Among the resolutions passed by the London County Council on the Report of the Local Government and Taxation Committee, dated November 16, 1897, was the following: - "That any existing or future contract or agreement by which an owner purports to exempt himself from the owner's tax, or to cause it to be paid by any other person in his stead, be invalid." But Mr. Costelloe, who represented that Body before the Commission, admitted that there was a difference between interfering with freedom to make future contracts, and interfering with existing ones. He said: "I think that Parliament may say, and ought to say, in the most absolute way, that when it has determined that a charge shall fall, say, on the owner of site values, any future contract which professes to alter that incidence shall be absolutely void." . . . . "But, as regards the bearing of such a charge upon running contracts, and whether any exemption or compensation was to be given to persons who might be supposed to be damnified under running contracts, that is another matter, and is a mere question of practical expediency. I think it is not a matter for a clause in the Bill so much as for adjustment in the burden. As regards that, all I say is that I do not think this scheme gives cause for any such adjustment of the burden in the practical equities of the system."

Mr. Fletcher Moulton thinks that: "Existing contracts may turn a fairly apportioned tax into an unfair one, and the force of existing social customs, combined with our laws of property, make it impossible to prevent this injustice being continued by future contracts." But he considers that existing contracts should be respected to a certain extent, so far as there is a transference of existing burdens, but no allowance should be made for a new rate. He said: Costelloe, 19,926-31, 20,167,76, 20,391,

20,300-2, and Vol. II. of Min. of Ev., App. No. XI., par. 53.

Moulton, 23,118, 23,125, and Vol. IV. of Min. of Ev., App. No. X., par. 4.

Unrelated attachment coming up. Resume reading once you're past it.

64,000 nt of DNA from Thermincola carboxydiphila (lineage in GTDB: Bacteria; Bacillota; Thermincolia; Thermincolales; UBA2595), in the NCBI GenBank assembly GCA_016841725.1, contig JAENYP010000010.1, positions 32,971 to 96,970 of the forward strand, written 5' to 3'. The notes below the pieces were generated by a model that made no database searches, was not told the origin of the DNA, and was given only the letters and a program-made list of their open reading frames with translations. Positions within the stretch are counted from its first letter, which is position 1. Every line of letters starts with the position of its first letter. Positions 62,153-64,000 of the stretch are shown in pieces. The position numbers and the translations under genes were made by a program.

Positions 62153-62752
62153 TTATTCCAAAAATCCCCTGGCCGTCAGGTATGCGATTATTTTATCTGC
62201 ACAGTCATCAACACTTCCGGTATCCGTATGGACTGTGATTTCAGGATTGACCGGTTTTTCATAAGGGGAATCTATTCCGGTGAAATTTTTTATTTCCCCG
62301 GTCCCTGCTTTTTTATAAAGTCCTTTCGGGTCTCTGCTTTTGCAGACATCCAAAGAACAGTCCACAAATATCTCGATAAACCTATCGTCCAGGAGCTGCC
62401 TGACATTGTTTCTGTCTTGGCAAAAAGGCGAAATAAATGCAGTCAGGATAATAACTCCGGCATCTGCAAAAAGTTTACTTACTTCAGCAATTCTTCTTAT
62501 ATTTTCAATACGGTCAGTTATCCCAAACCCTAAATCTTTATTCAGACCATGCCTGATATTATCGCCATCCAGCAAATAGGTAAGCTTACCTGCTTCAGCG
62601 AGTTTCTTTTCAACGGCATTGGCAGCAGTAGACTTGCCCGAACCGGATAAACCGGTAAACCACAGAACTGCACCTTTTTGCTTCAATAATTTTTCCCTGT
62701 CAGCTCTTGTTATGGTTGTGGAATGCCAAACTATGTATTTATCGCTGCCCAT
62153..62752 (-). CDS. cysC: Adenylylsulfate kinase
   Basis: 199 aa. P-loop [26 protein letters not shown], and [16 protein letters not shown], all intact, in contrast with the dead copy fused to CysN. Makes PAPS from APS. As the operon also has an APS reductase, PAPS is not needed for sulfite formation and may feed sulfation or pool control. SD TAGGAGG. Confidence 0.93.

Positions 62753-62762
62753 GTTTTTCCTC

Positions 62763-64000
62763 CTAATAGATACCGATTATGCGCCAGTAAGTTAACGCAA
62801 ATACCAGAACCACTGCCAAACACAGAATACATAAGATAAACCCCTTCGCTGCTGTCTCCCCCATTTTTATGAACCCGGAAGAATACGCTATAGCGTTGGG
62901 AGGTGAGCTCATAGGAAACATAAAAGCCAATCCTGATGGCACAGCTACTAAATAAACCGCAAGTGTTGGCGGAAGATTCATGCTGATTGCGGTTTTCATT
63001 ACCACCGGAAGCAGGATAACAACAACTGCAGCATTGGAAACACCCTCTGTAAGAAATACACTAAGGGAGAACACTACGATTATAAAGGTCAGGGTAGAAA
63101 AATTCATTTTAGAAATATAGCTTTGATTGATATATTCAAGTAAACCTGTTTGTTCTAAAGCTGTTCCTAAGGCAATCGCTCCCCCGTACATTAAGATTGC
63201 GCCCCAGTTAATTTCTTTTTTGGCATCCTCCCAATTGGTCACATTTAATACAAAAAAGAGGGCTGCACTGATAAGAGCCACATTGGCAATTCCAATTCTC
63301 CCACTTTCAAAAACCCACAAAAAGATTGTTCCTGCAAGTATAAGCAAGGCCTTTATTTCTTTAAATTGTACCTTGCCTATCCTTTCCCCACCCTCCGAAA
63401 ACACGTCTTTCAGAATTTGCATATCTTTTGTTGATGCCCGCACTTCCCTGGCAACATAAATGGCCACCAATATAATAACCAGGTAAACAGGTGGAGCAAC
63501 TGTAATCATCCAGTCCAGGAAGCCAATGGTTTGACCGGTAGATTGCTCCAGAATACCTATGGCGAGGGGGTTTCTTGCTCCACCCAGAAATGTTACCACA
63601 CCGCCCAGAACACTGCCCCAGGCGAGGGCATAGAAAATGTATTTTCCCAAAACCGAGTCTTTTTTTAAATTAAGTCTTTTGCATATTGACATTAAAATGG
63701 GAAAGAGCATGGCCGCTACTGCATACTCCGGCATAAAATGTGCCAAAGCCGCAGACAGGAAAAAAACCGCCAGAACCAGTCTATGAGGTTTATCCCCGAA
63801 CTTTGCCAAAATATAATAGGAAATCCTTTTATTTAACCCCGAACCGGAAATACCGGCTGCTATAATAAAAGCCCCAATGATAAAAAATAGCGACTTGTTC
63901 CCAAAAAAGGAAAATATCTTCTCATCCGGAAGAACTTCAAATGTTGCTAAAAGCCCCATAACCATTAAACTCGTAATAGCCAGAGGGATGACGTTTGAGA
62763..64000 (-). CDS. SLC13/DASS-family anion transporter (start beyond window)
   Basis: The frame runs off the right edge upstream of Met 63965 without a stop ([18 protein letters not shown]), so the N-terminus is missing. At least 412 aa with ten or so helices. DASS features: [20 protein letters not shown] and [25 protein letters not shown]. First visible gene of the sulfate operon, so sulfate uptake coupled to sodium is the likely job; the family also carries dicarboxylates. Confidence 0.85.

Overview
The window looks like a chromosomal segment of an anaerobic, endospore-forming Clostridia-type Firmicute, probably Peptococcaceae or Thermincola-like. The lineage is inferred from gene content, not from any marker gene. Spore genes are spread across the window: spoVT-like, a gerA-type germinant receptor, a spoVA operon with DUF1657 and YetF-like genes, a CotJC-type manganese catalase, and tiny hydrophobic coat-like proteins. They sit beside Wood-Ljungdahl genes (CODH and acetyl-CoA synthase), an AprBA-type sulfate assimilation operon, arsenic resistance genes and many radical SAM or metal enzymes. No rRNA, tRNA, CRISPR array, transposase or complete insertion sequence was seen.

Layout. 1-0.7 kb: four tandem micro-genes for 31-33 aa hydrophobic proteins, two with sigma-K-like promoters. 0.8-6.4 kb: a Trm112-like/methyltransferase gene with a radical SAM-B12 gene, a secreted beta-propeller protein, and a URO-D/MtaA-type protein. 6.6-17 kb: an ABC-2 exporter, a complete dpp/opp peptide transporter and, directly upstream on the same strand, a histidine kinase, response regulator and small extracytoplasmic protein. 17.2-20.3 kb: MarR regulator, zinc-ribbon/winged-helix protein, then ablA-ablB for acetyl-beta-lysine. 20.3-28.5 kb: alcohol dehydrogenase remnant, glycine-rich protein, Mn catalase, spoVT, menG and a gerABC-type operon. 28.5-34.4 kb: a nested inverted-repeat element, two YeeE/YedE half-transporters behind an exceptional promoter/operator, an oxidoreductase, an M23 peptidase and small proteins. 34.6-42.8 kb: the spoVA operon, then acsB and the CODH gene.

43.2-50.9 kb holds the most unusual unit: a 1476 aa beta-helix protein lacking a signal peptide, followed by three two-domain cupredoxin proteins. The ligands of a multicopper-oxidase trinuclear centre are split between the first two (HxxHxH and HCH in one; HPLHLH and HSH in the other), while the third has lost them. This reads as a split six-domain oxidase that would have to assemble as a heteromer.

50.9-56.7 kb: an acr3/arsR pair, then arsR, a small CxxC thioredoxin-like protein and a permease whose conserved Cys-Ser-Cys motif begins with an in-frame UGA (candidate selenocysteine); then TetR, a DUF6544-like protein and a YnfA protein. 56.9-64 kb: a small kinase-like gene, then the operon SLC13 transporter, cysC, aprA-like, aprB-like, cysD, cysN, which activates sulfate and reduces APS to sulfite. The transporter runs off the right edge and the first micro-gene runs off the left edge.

Costelloe, 19.943.

Moulton, Vol. IV. of Min. of Ev., App. No. X., par. 4. Moulton, 22,877-87, 22,890-8,

22,935-42. 23,006,

23,113. 23,126, and Vol. IV. of Min. of Ev., App. No. X., par. 10.

"So far as the tax would constitute an increase of taxation, it would be proper, in my opinion, for Parliament to authorise it to be imposed on all land in towns, whatever be the condition of its present holding. But so far as it is covered by existing rates, which are the subject of contracts which are at present permitted, it would be just to take these into consideration before carrying out in its entirety the division of taxation to which these considerations relate." ..."I have always conceded that, so far as it is a transfer, you are bound to consider that people were allowed to contract for the payment of taxes on their property by other people, and you have no right to say, therefore, that these contracts shall be set aside as though they were invalid at the time."

Also : - "So far as it is an old tax, I do not think you ought to put it upon those who unquestionably were permitted to stipulate that this old tax should be paid by their lessees, without adjusting between them and those who undertook to pay it.

"The reason why I allow for existing contracts is that the owner took a smaller rent because of the obligation to pay rates which was put upon the tenant. To that extent the owner is therefore bearing those rates. The principle of transfer would be to respect the owner to the extent to which he is in this way de facto bearing the rates.

"If I had to set about it, I should probably take what I consider to be a fair allowance for the rates that were stipulated for, and either add that to the rent, or allow that still to be paid by the occupier as a payment under his contract."

Mr. Moulton did not suggest any solution of the difficulty of dealing with existing contracts. He presumed that a Bill having reference to site values would deal with it. On being asked if he was prepared to lay down any general principles, he replied, "I should like to think over it a little more before I enunciate principles of that kind." ..."The actual machinery I should not like to pronounce upon without further thought."

Moulton, 22,903.

Moulton, 22,898.

Moulton, 22,906-7.

Moulton, 22,911.

Moulton, 22,900-8.

Mr. Sargant thought that it would be impossible to make equitable allowances in the case of existing contracts, and that Mr. Moulton's suggestions seemed too vague for practical application.

He says generally of schemes like Mr. Moulton's that "they would rate owners of fixed rents in respect of an expenditure, the benefit of which accrues primarily to the owners of marginal rents, or, in other words, to the persons having the right to the actual beneficial occupation and enjoyment of the property rated. They would, in fact, rate the wrong man."

Sir Robert Giffen says that "an occupier could not be empowered to deduct the whole or portion of a rate he has hitherto paid under agreement or custom from the owner without injustice. Contracts must in all cases be kept. If it is thought desirable for any reason to make such an arrangement regarding rates, the only equitable method of carrying it out as regards existing rates would be to add the amount of the deduction in the first instance to the rent."

Sargant, 23,368-70.

Sargant, Parliamentary Paper C. 9528 of 1899, p. 216.

Giffen, Parliamentary Paper C. 9528 of 1899, p. 98. Sidgwick, ibid, p. 108.